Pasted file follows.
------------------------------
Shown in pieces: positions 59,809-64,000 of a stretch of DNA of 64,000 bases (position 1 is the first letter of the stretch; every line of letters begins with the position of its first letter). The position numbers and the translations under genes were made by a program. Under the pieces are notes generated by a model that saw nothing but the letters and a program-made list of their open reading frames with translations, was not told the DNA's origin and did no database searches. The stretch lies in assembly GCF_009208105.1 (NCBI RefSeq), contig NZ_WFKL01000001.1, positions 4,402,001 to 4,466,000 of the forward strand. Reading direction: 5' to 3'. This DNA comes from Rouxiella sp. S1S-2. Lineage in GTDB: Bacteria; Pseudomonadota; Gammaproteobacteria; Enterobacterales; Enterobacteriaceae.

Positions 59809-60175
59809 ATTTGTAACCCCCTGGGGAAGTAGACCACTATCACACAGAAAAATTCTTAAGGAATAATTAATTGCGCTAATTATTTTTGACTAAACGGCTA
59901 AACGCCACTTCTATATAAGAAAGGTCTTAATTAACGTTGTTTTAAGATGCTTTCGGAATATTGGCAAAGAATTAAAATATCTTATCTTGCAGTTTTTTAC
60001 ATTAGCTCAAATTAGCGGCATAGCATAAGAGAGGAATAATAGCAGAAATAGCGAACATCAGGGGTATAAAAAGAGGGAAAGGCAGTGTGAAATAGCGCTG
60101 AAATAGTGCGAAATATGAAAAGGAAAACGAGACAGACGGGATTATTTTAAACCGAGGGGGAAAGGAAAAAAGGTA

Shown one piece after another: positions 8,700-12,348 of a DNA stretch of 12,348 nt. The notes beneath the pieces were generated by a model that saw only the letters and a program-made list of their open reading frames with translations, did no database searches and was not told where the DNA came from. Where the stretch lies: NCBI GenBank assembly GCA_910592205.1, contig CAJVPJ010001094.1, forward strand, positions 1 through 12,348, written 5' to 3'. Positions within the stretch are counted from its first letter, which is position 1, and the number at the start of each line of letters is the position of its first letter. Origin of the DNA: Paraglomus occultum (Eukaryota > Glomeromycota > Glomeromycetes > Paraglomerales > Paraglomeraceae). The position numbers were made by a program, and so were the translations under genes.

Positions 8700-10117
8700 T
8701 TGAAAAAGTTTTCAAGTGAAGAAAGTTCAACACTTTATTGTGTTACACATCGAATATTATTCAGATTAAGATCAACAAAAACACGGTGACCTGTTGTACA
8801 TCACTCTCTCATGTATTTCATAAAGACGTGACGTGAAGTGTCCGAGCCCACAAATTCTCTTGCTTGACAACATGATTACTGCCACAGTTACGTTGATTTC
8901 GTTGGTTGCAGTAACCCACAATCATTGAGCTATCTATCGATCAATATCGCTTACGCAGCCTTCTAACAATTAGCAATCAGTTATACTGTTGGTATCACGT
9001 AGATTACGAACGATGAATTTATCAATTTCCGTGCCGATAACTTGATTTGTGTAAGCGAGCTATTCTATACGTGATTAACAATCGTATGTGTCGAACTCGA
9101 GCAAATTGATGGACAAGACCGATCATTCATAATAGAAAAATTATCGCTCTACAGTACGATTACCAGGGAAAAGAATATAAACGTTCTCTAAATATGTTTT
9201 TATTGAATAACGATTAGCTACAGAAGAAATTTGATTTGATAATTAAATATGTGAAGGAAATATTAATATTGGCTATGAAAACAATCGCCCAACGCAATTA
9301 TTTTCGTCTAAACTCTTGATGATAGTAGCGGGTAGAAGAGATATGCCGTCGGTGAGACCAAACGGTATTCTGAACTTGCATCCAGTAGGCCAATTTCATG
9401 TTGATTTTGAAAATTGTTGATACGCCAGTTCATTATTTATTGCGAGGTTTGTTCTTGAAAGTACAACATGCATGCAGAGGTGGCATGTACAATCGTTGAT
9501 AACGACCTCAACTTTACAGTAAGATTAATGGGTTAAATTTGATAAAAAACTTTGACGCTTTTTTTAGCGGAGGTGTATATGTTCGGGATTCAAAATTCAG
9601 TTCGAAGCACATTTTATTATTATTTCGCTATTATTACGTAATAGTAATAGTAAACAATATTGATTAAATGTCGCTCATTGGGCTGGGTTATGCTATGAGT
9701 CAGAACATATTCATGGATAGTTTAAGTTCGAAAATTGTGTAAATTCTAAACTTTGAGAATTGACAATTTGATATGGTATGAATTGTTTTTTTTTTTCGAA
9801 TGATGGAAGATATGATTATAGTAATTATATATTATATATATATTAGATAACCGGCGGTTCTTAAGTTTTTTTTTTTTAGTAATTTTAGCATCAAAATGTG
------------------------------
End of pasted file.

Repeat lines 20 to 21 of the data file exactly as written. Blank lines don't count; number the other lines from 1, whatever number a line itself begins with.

9701 CAGAACATATTCATGGATAGTTTAAGTTCGAAAATTGTGTAAATTCTAAACTTTGAGAATTGACAATTTGATATGGTATGAATTGTTTTTTTTTTTCGAA
9801 TGATGGAAGATATGATTATAGTAATTATATATTATATATATATTAGATAACCGGCGGTTCTTAAGTTTTTTTTTTTTAGTAATTTTAGCATCAAAATGTG